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20 January 2011

Nanoparticle Vaccine Protects Against Stomach Flu

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A new vaccine strategy using nanoparticles as carriers may be the key to developing a vaccine against norovirus, one of the most common causes of foodborne disease in the United States

Researchers from the Cincinnati Children's Hospital Medical Center report promising findings in the January 2011 issue of the Journal of Virology.

The application of nanoparticles as carriers to present small peptide antigens is a growing field within vaccine development. Researchers led by Xi Jason Jiang of Cincinnati Children's Hospital Medical Center, have described a new nanocarrier, called a P particle, which holds promise as a scaffold for a variety of vaccines. In the current study they inserted rotavirus antigen into the P particle, which boosted immune response to rotavirus, as well as norovirus, in mice.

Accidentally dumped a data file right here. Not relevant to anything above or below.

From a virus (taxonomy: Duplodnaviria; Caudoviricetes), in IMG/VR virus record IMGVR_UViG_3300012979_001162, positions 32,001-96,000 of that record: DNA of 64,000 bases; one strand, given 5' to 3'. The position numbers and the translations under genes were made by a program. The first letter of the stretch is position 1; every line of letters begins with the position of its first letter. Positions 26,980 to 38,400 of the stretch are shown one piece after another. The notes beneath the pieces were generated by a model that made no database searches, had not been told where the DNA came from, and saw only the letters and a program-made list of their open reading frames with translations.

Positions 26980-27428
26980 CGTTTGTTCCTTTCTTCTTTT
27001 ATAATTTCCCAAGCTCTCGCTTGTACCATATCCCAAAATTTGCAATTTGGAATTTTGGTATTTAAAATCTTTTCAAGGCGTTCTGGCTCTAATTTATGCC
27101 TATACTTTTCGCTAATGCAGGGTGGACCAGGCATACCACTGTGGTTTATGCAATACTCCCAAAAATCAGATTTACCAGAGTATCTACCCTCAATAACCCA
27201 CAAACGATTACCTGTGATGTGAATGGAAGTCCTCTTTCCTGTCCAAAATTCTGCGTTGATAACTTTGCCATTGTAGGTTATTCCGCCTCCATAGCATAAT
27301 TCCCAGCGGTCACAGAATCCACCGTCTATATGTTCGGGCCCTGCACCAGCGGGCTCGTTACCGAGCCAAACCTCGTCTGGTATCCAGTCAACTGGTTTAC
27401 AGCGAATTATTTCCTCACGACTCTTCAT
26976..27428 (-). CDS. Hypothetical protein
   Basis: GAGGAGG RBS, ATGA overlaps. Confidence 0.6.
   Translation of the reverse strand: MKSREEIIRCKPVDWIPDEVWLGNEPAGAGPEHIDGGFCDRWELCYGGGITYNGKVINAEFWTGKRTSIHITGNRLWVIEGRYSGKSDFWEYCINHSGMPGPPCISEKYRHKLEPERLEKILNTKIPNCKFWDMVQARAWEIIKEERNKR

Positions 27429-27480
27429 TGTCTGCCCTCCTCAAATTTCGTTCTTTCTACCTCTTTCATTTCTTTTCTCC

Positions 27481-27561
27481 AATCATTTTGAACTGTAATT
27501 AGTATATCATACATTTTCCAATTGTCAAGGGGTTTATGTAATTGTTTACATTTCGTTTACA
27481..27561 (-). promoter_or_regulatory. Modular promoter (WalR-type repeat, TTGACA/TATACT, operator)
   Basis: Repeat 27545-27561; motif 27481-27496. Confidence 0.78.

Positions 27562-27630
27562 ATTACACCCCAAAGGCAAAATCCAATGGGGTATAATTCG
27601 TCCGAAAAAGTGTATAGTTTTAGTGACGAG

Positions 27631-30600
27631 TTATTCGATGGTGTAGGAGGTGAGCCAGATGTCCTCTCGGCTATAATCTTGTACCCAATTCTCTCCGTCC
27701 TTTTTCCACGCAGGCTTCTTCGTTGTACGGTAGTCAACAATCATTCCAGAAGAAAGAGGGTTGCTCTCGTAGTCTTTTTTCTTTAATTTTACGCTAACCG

Both rotavirus and norovirus are important causes of acute gastroenteritis. The former causes severe diarrhea in children, and kills an estimated 527,000 worldwide, annually. Norovirus is a notably highly transmissible, and particularly unpleasant flu, which can result in one to three days of vomiting and diarrhea in otherwise healthy adults, and which kills 200,000 children annually.


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